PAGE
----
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2-8 November 2015

Media Monitoring Report for Rwanda (2-8 November 2015)
Posted on November 12, 2015

Compiled by Berta Fürstová

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  1. Senators approved the relevance of a draft bill on constitutional reforms
1. Senators approved the relevance of a draft bill on constitutional reforms
Private but pro-government newspapers

“Senate scrutinises bill on constitutional reforms” by Eugene Kwibuka. New Times, 6th November 2015

  • Senators have unanimously approved the relevance of a draft law proposing amendments to the current Constitution of the country, a step that marks the start of the Senate’s own assessment of the proposed amendments.
  • While expressing their support for the relevance of the bill, most senators indicated that its proposals are in line with people’s wishes to give President Paul Kagame a chance to continue leading Rwanda beyond 2017 while also enacting an up-to-date Constitution for the country.
  •  “I support this proposal because it responds to people’s will of changing article 101 of the Constitution and it has also reduced the Head of State’s term to five years renewable once, which is similar to terms in other East African Community countries,” said Senator Evariste Bizimana.
  • A number of other changes were also made in the Constitution, ranging from vetting process of the Senate, senators’ term in office, and modalities at which a former president vies for a senatorial position, among others.
2. FDLR has 5,000 combatants in DRC, says its deserter
Private independent newspapers

“FDLR has 5,000 combatants in four DR Congo provinces” by Gahiji Innocent. News of Rwanda, 29th October 2015, originally published by KT Press

  • Former FDLR officer, Lt Col Gerard Ntibibaza, who deserted with his family to Rwanda early this month, dismissed UN and Congolese government figures of the FDLR combatants. He had been chief of administration for nearly three years. He says field commanders were required to give him constant updates on troop levels and new recruits.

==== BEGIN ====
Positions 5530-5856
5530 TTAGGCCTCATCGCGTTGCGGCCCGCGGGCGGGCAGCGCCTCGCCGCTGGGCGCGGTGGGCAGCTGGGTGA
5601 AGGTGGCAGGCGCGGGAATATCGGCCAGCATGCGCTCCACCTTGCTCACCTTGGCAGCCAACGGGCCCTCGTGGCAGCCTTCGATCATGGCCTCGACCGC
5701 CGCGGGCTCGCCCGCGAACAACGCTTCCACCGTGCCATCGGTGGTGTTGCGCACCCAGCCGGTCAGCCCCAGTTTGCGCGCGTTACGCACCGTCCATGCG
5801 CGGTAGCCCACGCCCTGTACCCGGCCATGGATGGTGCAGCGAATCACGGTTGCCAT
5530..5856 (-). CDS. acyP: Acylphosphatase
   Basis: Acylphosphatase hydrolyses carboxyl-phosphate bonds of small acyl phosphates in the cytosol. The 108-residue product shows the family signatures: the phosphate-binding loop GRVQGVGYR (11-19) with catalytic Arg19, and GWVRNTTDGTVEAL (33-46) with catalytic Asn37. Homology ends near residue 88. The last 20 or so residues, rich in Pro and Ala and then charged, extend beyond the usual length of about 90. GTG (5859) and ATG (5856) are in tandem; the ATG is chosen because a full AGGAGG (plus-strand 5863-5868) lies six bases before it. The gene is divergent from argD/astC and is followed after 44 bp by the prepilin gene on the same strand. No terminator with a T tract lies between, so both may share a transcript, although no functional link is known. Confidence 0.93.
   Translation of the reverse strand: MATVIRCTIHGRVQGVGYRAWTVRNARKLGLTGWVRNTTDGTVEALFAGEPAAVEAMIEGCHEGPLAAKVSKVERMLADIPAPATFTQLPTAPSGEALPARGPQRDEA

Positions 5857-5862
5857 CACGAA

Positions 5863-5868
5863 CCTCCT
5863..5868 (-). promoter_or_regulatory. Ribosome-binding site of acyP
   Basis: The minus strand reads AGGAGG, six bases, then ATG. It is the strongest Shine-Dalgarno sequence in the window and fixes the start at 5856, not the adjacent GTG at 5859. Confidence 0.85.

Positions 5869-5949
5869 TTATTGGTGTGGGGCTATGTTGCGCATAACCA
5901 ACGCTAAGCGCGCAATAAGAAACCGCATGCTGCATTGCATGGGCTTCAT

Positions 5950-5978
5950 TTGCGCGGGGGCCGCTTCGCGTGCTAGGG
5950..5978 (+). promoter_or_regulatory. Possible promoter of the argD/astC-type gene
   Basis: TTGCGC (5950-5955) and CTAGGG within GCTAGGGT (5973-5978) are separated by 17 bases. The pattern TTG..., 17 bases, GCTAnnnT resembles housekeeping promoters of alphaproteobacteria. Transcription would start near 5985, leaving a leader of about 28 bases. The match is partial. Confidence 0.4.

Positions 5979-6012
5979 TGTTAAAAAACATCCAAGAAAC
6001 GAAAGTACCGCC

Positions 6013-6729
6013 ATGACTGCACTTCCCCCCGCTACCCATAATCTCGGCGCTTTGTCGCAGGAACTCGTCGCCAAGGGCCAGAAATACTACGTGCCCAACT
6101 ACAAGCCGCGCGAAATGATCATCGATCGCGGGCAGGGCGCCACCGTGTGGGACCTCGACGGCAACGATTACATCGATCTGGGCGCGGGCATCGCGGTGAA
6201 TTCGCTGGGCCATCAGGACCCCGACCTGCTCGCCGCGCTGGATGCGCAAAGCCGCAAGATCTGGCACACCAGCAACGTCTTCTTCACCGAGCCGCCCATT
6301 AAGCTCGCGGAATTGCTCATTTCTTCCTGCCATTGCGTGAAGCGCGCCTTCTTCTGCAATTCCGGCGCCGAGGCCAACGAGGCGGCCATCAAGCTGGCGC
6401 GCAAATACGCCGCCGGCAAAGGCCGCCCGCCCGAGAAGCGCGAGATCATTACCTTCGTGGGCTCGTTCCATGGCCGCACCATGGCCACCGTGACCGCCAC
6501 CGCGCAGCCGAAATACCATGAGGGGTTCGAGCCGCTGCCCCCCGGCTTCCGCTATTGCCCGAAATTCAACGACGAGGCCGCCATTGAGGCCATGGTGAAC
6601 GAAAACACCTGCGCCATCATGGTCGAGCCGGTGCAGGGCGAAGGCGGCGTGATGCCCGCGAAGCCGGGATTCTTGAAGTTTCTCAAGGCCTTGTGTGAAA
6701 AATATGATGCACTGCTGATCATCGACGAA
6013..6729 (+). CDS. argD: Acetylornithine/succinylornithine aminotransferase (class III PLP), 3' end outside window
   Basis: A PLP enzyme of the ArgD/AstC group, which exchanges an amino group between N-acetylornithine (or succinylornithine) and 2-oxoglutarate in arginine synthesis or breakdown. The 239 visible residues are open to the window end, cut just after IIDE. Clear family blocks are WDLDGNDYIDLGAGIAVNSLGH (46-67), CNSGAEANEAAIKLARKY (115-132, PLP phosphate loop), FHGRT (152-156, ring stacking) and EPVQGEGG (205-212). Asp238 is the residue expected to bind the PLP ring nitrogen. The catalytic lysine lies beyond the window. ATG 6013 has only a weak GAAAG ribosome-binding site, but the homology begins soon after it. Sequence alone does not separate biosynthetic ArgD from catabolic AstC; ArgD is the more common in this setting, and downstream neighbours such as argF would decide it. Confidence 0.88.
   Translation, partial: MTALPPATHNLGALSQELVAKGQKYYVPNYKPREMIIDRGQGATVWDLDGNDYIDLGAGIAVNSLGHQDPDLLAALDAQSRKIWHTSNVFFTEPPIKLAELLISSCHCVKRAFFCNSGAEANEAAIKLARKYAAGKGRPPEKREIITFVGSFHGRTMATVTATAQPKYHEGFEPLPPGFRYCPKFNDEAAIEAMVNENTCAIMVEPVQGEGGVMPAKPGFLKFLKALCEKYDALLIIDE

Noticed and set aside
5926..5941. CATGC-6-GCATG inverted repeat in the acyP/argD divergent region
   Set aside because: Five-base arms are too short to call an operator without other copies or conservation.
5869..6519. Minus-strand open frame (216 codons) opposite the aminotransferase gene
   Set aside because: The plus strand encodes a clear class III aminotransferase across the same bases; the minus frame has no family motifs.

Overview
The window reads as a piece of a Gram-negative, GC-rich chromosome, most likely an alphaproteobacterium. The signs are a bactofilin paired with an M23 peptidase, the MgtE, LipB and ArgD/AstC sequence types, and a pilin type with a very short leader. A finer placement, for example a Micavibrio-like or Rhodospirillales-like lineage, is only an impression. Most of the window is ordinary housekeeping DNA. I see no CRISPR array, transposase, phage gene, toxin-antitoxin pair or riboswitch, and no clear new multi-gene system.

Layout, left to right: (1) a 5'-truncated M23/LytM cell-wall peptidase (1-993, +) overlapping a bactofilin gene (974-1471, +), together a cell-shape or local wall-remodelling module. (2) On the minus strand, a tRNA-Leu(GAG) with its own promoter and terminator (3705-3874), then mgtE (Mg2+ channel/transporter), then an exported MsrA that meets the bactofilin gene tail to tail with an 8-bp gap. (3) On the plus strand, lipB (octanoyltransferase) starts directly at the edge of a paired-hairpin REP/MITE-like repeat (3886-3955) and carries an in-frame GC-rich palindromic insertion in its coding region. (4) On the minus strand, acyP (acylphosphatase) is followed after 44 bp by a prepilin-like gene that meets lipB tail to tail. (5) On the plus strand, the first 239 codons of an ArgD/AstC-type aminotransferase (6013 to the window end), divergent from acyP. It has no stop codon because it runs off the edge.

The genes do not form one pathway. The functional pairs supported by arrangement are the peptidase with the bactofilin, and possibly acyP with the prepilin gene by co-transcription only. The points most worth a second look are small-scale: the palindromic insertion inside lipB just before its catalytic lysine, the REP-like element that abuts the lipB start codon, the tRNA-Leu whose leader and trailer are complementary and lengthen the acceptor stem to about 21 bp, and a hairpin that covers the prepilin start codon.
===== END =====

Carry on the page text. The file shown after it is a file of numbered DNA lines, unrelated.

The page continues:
• The UN mission in Congo (MONUSCO) estimates the FDLR has less than 1500 combatants. The DRC government, eager to show that its forced disarmament operations are working, puts the figure at 340.
  • However, Ntibizaza says that the UN for its part gives figures based on hearsay from FDLR commanders and that MONUSCO never visits FDLR’s bush hideouts all of which are strategically located more than 1500km away from any passable road.
  • Ntibibaza said that as of his departure, FDLR had 5,000 combatants. Some 3000 combatants are stationed in North Kivu province, while 2000 rebels operate in South Kivu. There are also more specialized units with small numbers operating in Maniema and Katanga Provinces.
  • Ntibibaza says these “specialised units” are attached directly to elite forces of the Congolese army. Despite being FDLR, some are commanders of the Congolese units.


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